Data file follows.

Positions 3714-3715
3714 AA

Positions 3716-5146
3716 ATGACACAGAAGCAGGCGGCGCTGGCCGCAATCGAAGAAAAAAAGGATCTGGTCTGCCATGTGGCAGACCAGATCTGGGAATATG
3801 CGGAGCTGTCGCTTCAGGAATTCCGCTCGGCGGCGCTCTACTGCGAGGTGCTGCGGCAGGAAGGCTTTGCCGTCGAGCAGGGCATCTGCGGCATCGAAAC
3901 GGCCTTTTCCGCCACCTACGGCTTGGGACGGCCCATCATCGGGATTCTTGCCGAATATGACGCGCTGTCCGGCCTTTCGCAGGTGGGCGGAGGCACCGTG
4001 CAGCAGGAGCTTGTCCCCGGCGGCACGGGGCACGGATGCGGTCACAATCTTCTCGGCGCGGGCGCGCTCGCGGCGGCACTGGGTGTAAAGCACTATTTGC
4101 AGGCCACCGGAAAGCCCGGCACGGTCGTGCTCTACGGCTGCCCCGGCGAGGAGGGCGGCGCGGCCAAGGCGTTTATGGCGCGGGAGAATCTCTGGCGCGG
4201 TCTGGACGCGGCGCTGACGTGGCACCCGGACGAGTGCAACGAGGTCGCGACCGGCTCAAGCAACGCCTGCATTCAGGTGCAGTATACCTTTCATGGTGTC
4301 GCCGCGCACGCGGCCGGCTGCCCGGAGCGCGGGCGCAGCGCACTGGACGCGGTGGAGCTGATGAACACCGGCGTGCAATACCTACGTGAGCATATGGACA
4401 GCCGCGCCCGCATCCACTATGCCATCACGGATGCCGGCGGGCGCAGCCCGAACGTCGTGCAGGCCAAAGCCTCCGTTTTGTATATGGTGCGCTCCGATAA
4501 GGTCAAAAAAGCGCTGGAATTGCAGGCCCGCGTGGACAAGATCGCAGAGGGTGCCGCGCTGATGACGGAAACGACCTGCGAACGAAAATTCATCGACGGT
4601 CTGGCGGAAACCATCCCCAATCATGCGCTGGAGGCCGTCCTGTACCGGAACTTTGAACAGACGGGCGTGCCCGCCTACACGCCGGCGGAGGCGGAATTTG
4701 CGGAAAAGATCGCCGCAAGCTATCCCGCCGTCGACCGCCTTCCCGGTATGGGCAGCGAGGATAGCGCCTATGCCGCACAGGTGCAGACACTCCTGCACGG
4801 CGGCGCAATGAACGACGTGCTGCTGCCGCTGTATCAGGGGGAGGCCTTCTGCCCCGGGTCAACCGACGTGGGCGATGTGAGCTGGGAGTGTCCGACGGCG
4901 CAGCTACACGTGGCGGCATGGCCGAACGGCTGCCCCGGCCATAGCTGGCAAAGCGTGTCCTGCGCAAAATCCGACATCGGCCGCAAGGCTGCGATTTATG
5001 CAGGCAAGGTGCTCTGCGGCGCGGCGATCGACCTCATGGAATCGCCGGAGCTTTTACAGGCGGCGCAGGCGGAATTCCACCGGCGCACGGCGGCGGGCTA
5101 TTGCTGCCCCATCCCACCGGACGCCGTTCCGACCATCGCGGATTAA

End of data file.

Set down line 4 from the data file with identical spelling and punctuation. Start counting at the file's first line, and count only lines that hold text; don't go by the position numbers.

3716 ATGACACAGAAGCAGGCGGCGCTGGCCGCAATCGAAGAAAAAAAGGATCTGGTCTGCCATGTGGCAGACCAGATCTGGGAATATG